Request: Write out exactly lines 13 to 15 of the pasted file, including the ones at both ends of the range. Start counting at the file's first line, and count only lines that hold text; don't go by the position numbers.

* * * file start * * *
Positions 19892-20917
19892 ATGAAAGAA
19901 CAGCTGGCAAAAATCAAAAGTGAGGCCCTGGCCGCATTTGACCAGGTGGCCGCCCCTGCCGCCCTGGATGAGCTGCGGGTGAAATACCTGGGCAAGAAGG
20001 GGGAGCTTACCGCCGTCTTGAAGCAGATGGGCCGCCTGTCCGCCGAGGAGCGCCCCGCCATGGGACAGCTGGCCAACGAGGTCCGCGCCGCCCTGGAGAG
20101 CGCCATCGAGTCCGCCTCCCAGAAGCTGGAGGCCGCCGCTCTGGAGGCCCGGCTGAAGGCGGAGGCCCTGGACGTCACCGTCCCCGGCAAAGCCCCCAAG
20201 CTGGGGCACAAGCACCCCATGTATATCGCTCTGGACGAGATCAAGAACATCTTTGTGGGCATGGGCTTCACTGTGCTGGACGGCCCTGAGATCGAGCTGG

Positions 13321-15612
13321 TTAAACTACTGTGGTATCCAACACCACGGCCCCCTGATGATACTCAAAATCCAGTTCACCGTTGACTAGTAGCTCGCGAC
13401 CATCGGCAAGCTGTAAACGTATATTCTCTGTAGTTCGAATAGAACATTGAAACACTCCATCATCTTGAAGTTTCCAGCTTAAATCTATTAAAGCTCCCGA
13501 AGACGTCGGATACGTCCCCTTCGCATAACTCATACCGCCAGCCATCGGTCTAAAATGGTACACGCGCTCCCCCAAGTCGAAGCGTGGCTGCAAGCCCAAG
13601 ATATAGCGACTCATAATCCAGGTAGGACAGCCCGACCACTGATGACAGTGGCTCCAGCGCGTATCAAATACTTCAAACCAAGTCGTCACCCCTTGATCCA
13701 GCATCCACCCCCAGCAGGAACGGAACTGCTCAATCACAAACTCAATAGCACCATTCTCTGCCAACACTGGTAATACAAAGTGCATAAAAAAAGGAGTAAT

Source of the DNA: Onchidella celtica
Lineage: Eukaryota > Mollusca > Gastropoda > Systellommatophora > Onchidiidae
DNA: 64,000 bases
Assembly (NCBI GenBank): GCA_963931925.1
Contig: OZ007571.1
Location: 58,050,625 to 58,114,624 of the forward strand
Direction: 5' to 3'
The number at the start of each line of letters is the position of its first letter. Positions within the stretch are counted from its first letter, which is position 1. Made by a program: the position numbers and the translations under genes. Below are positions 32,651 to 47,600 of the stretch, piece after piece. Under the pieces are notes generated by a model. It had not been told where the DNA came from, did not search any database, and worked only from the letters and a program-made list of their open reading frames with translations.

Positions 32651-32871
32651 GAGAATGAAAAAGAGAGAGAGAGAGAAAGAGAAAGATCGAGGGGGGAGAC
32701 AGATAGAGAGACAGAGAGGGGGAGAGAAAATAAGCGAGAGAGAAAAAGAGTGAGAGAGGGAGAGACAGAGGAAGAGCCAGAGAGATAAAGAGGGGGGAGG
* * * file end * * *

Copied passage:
Source of the DNA: Onchidella celtica
Lineage: Eukaryota > Mollusca > Gastropoda > Systellommatophora > Onchidiidae
DNA: 64,000 bases